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Coaching Next Gen

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Coaching Next Gen

  1. 1. Coaching the Next Generation Sean Harvey, MSOD, MSEd Career & Leadership Consultant 2010
  2. 2. Introduction <ul><li>What percentage of your current clients are Gen Y (20-somethings)? </li></ul><ul><li>What’s enjoyable? </li></ul><ul><li>What’s puzzling? </li></ul><ul><li>What’s frustrating? </li></ul>
  3. 3. Defining the Generations 1946 – 1964 1965 – 1980 1981 – 1995 Source: Deloitte 80M 40M 75M Source: Census Bureau 76M 49M 73M 1946 – 1964 1965 – 1976 1977 – 1994
  4. 4. Work Attitudes Across Generations Everyone wants to be heard and to be valued “ Work is what we’re all about and we’ve paid our dues to get what we have” - Boomers “ We’ll work more with some flexibility, but forget about company loyalty” - Gen Xers We’ll work flexibly anywhere with complete access to information, but we’ll probably ask you why a lot . You want us to work more? That is just so lame! - Gen Yers
  5. 5. Common Motivators <ul><li>Meaningful, Challenging & Interesting Work </li></ul><ul><li>Sense of Accomplishment </li></ul><ul><li>Ownership of Assignments </li></ul><ul><li>Full Appreciation for Work Completed </li></ul><ul><li>Feeling Included in Decision Making </li></ul><ul><li>Advancement and Growth in the Organization </li></ul><ul><li>Respectful Manager </li></ul><ul><li>Tactful Discipline </li></ul><ul><li>Work/life balance </li></ul><ul><li>Competitive Salaries </li></ul><ul><li>Job Security </li></ul><ul><li>Good Working Conditions </li></ul>Higher Level “ Intrinsic” Lower Level “ Extrinsic” Self Actualization Ego/Esteem Social/Belonging Safety/Security Physiological
  6. 6. Generational Distinctions Boomers (‘45 – ‘63) Xers (‘64 – ‘79) Yers (‘80 – ‘94) Formative Events War Prosperity Freedom of Expression Globalization, Downsizing, Tech boom, Increase in divorce Networking, 9-11, World Terrorism, Internet Qualities Competitive, Optimistic Independent, Individualistic, Entrepreneurial, Lack Loyalty Diverse, Skilled, Demanding, Sophisticated Assets Social & Political Skills Tech Skills, Educated Multi-tasking Work-ethic Development Areas Technology Skills Social Skills Direction, Focus, Interpersonal & Communications Skills Value Material Success, Free Expression, Equity Skill more than title, Autonomy, Work-life balance Respect, Transparency, Social Responsibility, Collaboration Style Respect Authority, Micromanage, Proactive, Work Hard Skeptical, Reluctant to Network, Outcome Focused, Bend Rules as Needed Plunge Right In, Negotiate, Blend Work/Play, Measure Own Success Key Motivators Give Important Roles Value their Contribution Show Respect Minimize Conflict Autonomy Work/Life Balance Skill Development Credit for Results Quick Growth & Advancement Instant/Constant Feedback Meaningful Work Collaborative Environment Recognition & Rewards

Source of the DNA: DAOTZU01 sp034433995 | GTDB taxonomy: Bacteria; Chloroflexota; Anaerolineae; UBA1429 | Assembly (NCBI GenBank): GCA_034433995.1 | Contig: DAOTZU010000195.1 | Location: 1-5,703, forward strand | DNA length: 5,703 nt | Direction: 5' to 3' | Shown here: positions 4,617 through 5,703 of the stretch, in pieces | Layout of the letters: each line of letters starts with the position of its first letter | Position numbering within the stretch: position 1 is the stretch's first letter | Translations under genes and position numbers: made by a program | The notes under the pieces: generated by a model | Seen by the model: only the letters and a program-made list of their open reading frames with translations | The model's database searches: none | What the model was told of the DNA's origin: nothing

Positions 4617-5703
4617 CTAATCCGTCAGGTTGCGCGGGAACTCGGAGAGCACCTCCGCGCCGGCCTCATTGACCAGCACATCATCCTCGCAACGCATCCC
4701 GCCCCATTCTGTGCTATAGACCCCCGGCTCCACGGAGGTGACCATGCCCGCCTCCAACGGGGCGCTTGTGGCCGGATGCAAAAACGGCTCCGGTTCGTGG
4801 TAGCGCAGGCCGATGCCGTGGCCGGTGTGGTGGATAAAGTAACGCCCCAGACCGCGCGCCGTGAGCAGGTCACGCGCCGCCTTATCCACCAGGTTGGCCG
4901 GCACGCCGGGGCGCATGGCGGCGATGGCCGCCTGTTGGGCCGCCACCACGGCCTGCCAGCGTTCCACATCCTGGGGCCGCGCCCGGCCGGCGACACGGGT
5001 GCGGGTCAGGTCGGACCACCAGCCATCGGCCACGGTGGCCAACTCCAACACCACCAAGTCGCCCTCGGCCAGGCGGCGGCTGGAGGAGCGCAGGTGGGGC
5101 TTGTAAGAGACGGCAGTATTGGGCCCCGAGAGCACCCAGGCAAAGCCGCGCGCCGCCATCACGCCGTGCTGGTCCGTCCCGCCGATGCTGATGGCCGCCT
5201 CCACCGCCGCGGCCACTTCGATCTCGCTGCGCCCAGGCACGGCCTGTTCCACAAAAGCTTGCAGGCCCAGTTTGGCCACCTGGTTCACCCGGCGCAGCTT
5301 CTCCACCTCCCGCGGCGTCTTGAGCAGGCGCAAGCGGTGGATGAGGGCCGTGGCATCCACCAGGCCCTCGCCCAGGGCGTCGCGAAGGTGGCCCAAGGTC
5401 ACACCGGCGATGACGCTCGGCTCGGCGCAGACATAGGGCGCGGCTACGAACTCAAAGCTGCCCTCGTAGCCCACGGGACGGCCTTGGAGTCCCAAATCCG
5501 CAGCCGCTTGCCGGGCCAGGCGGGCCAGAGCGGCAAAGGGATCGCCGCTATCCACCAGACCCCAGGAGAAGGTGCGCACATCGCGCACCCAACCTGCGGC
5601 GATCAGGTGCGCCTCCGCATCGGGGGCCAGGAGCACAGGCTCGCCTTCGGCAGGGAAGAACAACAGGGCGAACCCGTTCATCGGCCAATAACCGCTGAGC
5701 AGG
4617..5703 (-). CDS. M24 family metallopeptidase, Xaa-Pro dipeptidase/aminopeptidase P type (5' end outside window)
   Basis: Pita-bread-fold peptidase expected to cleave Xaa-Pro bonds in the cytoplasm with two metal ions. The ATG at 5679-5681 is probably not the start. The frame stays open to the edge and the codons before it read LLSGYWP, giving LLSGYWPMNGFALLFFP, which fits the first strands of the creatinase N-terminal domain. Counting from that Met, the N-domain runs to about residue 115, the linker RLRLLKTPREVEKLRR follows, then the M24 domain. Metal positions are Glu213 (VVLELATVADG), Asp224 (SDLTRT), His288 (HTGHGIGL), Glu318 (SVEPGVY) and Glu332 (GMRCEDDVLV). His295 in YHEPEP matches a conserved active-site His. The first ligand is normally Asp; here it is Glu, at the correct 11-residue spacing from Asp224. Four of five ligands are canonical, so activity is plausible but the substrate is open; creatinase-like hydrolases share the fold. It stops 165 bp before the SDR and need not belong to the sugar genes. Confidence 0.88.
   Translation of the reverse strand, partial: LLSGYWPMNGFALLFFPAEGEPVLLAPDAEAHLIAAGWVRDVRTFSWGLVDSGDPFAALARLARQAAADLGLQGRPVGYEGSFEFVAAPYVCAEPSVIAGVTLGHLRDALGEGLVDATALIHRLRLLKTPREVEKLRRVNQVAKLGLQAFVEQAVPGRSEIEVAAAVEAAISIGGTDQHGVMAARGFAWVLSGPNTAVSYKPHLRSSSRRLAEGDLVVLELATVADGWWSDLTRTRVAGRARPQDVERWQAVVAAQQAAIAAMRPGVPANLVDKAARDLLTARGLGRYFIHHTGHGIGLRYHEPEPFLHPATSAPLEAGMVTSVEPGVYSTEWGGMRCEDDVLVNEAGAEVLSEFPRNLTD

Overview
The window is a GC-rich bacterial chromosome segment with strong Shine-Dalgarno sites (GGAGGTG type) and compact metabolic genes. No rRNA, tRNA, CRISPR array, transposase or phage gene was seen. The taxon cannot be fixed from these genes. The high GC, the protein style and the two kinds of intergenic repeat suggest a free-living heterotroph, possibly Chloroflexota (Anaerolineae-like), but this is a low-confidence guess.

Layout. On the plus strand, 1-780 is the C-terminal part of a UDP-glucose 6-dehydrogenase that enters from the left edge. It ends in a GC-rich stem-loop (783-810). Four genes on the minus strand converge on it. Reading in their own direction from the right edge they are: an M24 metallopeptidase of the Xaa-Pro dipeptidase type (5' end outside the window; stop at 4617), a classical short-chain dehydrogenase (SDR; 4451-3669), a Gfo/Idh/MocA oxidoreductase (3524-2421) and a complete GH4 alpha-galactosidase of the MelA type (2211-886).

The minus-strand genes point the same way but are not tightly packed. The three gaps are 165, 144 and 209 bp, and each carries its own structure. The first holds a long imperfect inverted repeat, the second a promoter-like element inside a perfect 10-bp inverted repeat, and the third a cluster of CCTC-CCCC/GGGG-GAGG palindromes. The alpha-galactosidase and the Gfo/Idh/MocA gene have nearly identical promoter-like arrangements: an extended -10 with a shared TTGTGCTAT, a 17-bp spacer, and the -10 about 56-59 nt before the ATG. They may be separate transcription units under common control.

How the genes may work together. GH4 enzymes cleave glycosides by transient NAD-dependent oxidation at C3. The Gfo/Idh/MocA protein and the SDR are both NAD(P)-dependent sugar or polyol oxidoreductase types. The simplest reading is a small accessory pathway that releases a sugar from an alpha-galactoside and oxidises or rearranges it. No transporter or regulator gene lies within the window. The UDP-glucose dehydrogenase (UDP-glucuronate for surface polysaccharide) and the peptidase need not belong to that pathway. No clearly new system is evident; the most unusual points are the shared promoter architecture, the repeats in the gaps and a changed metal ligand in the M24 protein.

7. 7. Some Gen Y Statistics <ul><li>11% of Gen Y have a parent not born in U.S. </li></ul><ul><li>54% are college educated </li></ul><ul><li>30% live at home or up to a 1/3 </li></ul><ul><li>24% get news from newspapers – </li></ul><ul><ul><li>Majority: blogs, online news sites (Google news), social networking, RSS feeds… </li></ul></ul><ul><li>62% think it’s important to have a high paying career </li></ul><ul><li>75% have a networking profile – (visit every 2 days) </li></ul><ul><li>60% have already switched careers at least once </li></ul>
  8. 8. Latest Research: Johnson Controls (2010) <ul><li>The Job </li></ul><ul><li>Highly entrepreneurial </li></ul><ul><li>Want to contribute and add value right away </li></ul><ul><li>Want to make a difference and have meaning </li></ul><ul><li>Expect career mobility and embrace change </li></ul><ul><li>Don’t want to pay their dues </li></ul><ul><li>The Work Environment </li></ul><ul><li>Seek constructive feedback in real time </li></ul><ul><li>Like strong connections (community) at work </li></ul><ul><li>Want an office that is environmentally friendly </li></ul>
  9. 9. Latest Research: Deloitte Global Study (2010) <ul><li>Training & Development = #1 Job Criteria </li></ul><ul><li>94% expect a more global environment </li></ul><ul><ul><li>80% expect to work overseas </li></ul></ul><ul><ul><li>Diversity is a given (not an intervention) </li></ul></ul><ul><li>Seek organizations that are socially responsible </li></ul><ul><li>Since 2008, money trumps green </li></ul>
  10. 10. Five Key Drivers for Gen Y
  11. 11. Driver: Technology <ul><li>Technology: </li></ul><ul><li>Represents a way to connect to the world </li></ul><ul><ul><li>Real-time expression, connection, feedback </li></ul></ul><ul><ul><li>Limited filtering valve </li></ul></ul><ul><ul><li>Cyber intimacy </li></ul></ul><ul><ul><li>Extension of oneself (real or avatar) </li></ul></ul><ul><li>Provides access to unlimited information at little or no cost </li></ul>